The Inventory is published on a dedicated website which allows users to browse contents and download individual chapters and maps, available at www.waterinventory.org.For further inquiries, kindly contact firstname.lastname@example.org
Jul 14 2014 | Posted in ESCWA News
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On 2-4 April 2014, the Jordanian capital Amman hosted the “Arab High Level Forum on Sustainable Development” organized by ESCWA in cooperation with Ministries of Planning and International Cooperation and of Environment in the Hashemite Kingdom of Jordan, the League of Arab States (LAS) and the United Nations Environment Program (UNEP). The Forum, which was inaugurated by HRH Prince Hassan Bin Talal, gathered a crowd of government officials, officials from the United Nations and its specialized agencies, LAS specialized agencies, funding institutions and the civil society.
Topics of discussion among conferees included the ESCWA proposal underway on a set of sustainable development goals for the Arab Region. The proposal reflects the outcomes of consultations led by ESCWA on the subject, in addition to the key conclusions emanating from the various regional and national consultations on the post-2015 development agenda; the proposed Arab Strategic Framework for Sustainable Development that ESCWA and its partners are developing as an update of the Sustainable Development Initiative in the Arab Region, which provides a regional framework for coordinated action on sustainable development; the
Arab Regional Roadmap for Green Economy Investment; and progress made in the Arab region towards the millennium development goals and means of accelerating their achievement and sustaining gains in the future, as part of Arab regional preparations for the Annual Ministerial Review (AMR) in 2014.
On the sidelines of the Forum, ESCWA signed with the Global Green Growth Institute (GGGI) a Memorandum of Understanding (MoU) on green growth cooperation. Participants in the meeting defined the role of the Forum and how it relates to the regional institutional development framework, especially the biennial ESCWA Ministerial Session, and LAS. They stressed that continued occupation is an impediment to sustainable development, noting the need for international cooperation to achieve sustainable development, the need for reforms within the international framework that would enable developing countries to fulfill their ambitions, the need for reforms on the regional level, and the necessity of integrating all social groups in the development process and in policy formulation.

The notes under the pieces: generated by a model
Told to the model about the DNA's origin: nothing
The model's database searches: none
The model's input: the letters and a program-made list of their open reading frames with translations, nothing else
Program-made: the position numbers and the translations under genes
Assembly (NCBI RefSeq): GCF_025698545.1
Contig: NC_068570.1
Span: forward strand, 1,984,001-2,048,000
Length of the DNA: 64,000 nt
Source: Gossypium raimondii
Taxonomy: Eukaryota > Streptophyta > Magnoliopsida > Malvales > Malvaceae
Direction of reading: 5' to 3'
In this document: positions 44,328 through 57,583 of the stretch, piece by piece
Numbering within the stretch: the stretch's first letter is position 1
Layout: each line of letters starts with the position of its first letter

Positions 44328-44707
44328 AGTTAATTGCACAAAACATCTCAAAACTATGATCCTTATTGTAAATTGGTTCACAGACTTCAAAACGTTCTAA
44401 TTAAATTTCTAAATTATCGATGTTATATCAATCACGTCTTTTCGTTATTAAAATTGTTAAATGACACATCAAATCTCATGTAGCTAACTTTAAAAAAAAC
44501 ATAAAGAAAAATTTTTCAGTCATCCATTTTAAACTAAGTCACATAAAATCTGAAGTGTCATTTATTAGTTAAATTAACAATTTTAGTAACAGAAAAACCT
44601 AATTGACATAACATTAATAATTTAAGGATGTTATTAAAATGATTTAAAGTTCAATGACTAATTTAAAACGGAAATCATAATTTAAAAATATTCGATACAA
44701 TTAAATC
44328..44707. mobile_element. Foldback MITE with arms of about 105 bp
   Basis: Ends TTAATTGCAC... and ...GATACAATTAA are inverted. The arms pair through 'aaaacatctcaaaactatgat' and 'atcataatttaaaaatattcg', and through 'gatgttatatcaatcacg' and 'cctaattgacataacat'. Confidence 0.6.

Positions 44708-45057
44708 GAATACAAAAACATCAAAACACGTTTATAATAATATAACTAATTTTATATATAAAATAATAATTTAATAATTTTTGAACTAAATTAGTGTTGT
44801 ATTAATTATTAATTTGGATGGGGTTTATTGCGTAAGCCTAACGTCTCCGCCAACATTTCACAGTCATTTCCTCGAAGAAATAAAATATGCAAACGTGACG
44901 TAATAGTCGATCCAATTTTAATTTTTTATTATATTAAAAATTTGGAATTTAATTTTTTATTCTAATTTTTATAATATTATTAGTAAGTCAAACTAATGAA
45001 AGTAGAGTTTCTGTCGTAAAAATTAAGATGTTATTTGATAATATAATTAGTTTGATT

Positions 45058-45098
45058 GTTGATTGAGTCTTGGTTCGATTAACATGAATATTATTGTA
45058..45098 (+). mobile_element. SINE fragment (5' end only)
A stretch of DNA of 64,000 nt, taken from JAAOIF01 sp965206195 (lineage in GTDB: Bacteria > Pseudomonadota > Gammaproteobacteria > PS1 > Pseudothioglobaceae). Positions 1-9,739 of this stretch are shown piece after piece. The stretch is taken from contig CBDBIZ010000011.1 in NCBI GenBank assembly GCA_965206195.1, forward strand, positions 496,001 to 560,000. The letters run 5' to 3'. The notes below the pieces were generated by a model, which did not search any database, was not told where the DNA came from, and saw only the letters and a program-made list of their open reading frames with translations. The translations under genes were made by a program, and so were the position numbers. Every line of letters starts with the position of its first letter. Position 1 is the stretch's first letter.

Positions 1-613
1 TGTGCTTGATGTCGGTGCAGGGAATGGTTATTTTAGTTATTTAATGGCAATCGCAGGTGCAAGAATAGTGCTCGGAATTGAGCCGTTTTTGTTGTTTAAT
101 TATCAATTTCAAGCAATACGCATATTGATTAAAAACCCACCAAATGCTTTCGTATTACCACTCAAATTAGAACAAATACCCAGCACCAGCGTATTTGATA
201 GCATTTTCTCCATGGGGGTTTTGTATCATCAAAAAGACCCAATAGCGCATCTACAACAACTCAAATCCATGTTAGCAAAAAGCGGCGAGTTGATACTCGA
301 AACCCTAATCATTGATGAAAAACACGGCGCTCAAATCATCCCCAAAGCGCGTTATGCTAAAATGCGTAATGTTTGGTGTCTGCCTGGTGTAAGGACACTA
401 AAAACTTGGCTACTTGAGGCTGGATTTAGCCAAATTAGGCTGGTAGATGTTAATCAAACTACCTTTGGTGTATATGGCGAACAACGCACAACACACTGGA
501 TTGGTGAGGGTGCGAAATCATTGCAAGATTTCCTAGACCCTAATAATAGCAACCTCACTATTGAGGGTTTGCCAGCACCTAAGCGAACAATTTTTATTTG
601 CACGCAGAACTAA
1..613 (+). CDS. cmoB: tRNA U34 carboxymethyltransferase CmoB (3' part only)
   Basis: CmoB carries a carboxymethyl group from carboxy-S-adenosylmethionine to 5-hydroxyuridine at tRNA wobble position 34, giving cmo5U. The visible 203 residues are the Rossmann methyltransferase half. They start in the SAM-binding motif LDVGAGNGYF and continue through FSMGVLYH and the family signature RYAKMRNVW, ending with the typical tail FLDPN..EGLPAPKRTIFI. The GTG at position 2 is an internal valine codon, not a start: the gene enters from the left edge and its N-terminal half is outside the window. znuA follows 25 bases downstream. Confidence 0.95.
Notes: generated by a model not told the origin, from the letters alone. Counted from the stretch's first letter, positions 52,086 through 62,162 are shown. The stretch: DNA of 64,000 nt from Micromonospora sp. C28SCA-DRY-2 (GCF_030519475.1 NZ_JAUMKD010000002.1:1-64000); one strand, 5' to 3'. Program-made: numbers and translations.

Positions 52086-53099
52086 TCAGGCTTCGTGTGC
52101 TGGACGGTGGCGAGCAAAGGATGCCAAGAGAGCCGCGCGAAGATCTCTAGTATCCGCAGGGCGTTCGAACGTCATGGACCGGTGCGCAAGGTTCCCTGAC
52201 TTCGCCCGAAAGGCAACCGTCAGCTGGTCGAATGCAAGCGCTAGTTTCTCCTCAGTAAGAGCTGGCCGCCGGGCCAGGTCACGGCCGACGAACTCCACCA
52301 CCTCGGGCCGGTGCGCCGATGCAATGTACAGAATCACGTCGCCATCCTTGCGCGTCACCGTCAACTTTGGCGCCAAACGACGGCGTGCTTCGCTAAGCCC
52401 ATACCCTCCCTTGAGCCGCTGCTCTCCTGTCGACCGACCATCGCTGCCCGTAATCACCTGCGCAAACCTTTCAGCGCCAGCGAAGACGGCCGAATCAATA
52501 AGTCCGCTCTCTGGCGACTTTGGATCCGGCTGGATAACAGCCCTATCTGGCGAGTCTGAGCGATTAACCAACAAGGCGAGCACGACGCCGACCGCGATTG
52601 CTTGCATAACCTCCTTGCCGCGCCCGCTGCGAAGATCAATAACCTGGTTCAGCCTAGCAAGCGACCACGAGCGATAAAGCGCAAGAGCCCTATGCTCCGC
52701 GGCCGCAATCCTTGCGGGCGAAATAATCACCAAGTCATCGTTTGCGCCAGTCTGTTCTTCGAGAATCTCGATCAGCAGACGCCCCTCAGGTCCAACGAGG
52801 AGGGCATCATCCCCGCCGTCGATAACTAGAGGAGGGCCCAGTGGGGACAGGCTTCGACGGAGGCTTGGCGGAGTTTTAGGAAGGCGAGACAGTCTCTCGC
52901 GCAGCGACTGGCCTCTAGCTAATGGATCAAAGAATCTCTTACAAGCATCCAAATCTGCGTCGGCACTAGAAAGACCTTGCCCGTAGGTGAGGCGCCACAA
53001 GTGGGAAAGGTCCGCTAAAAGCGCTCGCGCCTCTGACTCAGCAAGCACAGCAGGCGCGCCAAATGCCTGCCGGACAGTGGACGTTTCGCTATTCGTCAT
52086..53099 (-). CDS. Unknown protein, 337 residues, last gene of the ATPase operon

Participants made noteworthy contributions on governance, peace and security, the occupation obstacle, technology transfer and implementation, and disaster risks. They agreed on the necessity of not transforming the youth agenda into a tool for political pressure developing countries. They underlined the role of youth as an influencing agent both on and by sustainable development, and showed existing gaps in implementation methods, especially in the fields of technology and research and development.
For the Arab countries, integration is a development imperative. Around the world, even the greatest powers have opted to be part of larger regional entities in order to manage globalization and the competition it brings. Meanwhile, Arab countries – fragmented and divided – try to face individually external pressures, domestic challenges and emerging risks in a world growing more interconnected and complex each day. The isolation of individual Arab countries is all the more regrettable because Arabs share a common language, heritage, history and culture, and are linked by geographical proximity. No region that successfully integrated began with greater advantages.